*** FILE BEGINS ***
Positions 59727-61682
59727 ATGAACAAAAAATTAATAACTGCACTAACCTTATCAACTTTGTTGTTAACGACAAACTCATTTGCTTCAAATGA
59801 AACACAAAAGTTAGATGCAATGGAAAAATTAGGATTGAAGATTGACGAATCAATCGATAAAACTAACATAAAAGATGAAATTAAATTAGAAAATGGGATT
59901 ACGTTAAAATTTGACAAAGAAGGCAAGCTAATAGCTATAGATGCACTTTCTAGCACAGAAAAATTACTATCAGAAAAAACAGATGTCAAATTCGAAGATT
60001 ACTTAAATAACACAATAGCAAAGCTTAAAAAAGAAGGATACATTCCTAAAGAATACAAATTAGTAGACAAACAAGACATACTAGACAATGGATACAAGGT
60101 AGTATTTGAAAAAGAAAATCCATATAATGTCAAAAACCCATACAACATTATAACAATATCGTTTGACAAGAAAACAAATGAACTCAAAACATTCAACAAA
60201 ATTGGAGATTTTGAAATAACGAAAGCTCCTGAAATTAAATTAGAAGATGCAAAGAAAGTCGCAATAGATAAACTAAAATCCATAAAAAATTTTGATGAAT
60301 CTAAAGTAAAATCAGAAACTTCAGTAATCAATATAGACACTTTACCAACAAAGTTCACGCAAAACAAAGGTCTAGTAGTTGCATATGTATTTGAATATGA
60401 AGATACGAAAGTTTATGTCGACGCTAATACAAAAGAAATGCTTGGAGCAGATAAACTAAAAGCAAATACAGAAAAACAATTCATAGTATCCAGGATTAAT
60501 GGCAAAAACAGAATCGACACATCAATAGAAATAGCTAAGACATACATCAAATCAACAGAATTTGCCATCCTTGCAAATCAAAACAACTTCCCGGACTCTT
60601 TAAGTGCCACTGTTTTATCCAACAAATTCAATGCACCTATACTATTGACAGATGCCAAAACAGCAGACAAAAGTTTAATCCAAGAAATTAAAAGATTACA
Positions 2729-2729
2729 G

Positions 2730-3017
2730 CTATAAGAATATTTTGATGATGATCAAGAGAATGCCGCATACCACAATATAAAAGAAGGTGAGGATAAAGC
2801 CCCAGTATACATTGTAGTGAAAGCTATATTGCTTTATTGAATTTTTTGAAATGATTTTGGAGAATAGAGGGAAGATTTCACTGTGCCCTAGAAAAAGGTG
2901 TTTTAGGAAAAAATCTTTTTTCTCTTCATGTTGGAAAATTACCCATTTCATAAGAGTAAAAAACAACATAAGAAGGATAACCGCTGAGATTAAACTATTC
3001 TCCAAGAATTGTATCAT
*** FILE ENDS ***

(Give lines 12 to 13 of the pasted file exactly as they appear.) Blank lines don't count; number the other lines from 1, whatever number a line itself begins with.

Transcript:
Positions 2729-2729
2729 G